Here are some ways to stretch the space you have for your new needs:
Designing a Feel-Good Home: A happy house doesn’t just create itself. Think of things that put you in a good mood – your favourite song, fresh linen or sand between your toes. Your surroundings should make you feel equally good. We have a lot of small changes that are easy to make including five easy steps you can make today to create a home that supports your wellbeing instantly and boost their happiness and confidence, enhancing their productivity and relaxation.
How to Decorate For Happiness and Mental Wellbeing: What we think we want isn’t what makes us feel at home. When it comes to design, we are subject to a host of things we have no control over, and which we may not even recognise.
Improve Your Mood With These 50 Top Decorating Tips: How your style affects more than you thought. Your surroundings reflect what you think of yourself. Our series of stories on the best decorating tips of all times are among our most-clicked and enjoyed – so make sure everything you put on show speaks to you and sends a positive message to others.
10 Interior Tips To Happy Up Your Home: Find out the most important things you need. How to delight all your senses and why a home should always feel like a portrait of the people that live there. Home is the ongoing story of a person, and should be filled with things that please the eye, soothe the senses and move us in some way. It’s a time to focus on the simple things. Pieces that make you happy and you are more likely to enjoy your surroundings and – most importantly – they will work well and allow you to live a life free of complexity. Which is perhaps the greatest luxury in these increasingly chaotic times we live in.
How To Create A Serene Home: By following a few simple steps, it’s possible to calm the chaos, take control and make any house or apartment a more welcoming home. Here’s how to bring joy to your space.
What Your Home Says About You: If you live in an explosion of clutter, chances are your thoughts jump from one to the next like a moth on heat. You can’t stay focused surrounded by mess.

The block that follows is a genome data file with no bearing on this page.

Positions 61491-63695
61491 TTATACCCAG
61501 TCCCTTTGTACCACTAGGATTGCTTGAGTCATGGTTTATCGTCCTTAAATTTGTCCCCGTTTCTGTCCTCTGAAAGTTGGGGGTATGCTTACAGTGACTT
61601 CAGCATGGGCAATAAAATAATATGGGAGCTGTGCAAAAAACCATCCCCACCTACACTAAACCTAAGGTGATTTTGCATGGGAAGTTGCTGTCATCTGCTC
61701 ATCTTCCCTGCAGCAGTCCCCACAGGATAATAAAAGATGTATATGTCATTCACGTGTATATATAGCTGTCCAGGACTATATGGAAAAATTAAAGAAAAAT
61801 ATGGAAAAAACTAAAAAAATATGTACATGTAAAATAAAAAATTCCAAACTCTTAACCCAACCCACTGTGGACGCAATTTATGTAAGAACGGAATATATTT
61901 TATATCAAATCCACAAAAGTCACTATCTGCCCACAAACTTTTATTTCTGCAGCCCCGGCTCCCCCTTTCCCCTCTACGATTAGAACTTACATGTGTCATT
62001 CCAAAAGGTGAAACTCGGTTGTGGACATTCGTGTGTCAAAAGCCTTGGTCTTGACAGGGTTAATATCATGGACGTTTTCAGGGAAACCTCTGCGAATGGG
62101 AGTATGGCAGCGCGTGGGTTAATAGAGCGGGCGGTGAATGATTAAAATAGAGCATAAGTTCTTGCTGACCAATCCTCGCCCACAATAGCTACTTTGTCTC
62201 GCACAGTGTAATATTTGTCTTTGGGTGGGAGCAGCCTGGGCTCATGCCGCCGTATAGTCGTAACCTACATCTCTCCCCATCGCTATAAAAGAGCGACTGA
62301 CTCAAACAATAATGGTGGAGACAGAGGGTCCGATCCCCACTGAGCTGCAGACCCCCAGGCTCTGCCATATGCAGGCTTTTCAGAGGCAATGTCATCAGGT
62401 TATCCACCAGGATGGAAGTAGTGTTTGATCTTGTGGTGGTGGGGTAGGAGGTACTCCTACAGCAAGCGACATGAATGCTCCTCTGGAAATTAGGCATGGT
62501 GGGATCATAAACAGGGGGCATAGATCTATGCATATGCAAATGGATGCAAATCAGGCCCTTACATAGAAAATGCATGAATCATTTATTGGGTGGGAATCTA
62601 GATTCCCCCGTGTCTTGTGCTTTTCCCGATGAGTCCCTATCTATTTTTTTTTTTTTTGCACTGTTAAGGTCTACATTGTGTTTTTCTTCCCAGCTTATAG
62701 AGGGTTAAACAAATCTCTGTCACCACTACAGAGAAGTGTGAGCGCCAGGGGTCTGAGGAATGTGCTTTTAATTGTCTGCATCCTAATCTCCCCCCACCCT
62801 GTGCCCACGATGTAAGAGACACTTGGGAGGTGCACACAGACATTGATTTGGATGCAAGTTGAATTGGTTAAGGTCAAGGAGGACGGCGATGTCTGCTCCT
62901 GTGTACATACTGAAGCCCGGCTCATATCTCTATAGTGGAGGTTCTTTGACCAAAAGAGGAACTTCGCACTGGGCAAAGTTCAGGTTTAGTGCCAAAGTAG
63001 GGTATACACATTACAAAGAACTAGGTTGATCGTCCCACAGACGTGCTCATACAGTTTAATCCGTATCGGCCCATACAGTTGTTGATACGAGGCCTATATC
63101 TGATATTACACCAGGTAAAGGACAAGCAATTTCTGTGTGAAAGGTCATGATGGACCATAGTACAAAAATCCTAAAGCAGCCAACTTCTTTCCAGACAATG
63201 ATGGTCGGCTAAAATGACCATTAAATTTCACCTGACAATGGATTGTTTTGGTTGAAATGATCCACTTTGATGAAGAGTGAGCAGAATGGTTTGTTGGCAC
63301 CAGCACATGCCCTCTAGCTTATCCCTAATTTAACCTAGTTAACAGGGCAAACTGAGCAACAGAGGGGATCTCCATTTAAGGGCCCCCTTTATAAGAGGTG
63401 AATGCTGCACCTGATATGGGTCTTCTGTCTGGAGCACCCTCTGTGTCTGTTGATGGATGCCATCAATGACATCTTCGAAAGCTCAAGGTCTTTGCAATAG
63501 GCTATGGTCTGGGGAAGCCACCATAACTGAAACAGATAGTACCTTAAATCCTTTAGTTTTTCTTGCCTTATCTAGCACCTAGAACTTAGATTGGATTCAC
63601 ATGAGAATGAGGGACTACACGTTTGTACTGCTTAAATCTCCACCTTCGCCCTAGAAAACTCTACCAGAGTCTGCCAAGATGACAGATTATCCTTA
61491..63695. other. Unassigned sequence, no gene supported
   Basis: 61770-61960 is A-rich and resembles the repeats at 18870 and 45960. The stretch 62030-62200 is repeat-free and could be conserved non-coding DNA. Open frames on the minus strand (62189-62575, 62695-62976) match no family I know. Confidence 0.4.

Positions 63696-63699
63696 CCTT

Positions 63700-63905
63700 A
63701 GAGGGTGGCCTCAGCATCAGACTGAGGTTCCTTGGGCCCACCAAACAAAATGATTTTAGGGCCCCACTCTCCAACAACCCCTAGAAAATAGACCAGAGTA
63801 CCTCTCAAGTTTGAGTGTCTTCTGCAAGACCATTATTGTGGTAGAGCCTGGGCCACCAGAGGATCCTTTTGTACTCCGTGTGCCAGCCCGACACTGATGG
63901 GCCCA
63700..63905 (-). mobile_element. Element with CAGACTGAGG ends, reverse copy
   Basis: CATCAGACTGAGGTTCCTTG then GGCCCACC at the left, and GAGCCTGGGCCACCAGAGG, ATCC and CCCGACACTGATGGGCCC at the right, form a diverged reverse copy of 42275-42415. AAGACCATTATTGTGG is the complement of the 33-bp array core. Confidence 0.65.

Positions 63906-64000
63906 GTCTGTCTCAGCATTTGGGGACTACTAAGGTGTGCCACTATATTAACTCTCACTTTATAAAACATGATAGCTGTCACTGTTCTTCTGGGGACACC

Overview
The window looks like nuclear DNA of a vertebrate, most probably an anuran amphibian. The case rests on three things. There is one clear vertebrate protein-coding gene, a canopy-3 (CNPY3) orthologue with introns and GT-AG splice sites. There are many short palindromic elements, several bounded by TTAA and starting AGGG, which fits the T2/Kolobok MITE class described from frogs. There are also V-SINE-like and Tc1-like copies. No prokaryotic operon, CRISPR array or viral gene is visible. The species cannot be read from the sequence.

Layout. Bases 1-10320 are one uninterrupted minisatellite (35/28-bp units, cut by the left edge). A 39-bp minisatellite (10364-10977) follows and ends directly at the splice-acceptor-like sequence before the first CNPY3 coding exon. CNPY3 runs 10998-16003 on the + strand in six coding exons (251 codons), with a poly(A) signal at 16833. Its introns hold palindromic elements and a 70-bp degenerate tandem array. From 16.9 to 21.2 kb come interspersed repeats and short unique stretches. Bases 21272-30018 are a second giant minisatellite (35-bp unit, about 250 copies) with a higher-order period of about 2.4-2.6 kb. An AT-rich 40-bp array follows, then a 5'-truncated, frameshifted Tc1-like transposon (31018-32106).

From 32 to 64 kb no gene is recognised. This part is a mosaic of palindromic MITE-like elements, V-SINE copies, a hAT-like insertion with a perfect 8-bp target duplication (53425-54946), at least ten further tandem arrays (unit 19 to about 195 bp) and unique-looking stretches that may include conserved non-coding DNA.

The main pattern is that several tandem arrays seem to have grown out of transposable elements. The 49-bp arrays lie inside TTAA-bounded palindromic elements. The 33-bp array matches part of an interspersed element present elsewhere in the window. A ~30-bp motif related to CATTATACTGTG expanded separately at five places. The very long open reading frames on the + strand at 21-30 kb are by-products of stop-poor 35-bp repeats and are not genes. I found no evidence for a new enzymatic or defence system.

The 22 Biggest Cleaning Mistakes You’re Making: Conventional wisdom has it that a clean house makes for a relaxed state of mind. Here’s how to carry out a stress-free deep clean – and make your space cleaner, brighter, and better during the pandemic.
Conquer Clutter in 10 Pain-Free Steps: Make the most of your long days at home and organise it room by room to create a more relaxed and efficient environment. Don’t share your life a minute longer with anything unwanted (this means everything you no longer need, like or use). Remember your objective: to get the best out of your space and possessions.
You can’t go anywhere, so you may as well spend an afternoon tackling those cluttered shelves and closets you normally ignore.
The Organised Home: Making The Most of Your Home: If you’ve ever rediscovered a favourite vase, bowl or quilt cover that’s been been buried in the depths of your cupboards for months, you understand the importance of a well-organised house. Not only does an organised interior make for a more visually appealing (and less stress-inducing) space, but it also makes everyday living more efficient. Something we all need right now. Get on top of that mess, and get on top your life in quarantine – it will make all the difference.
The Ultimate Decluttering Guide: Good organisation is invisible, muddles stares you in the face. Here’s our all-time top tips for getting organised and keeping up morale (while you’re doing it). Don’t try to do everything at once. Organising the right way takes time and can be an investment. However, the benefits far outweigh the financial and time commitment necessary. Just like dieting and exercise, when we approach it as a shift in our lifestyle, that is when we can most successfully learn how to keep house.
50 Things You Have At Home (But Definitely Don’t Need): The pieces you can ditch now (and will never miss).
Ideas to make your home more comforting for all your family members.
Lighting a Room, Simplified: The right lighting can lift your spirits and make you more relaxed and productive. Here’s how the pros do it.
A Beginner’s Guide to Decorating Your Home: The things that make a home and affirm your sense of self worth Including the 3 golden decorating rules.
Melissa’s Ultimate Guide to Decorating: Once you’ve got all of the cleaning and organising under your belt, here’s some of our favourite decorating fixes to transform your rooms into chic expressions – whether that means a coffee table refresh, a complete bedroom makeover or rearranging your furniture.
15 Style Rules That Will Make You An Interior Guru: Don’t get upset about your interior – get a bunch of spinach.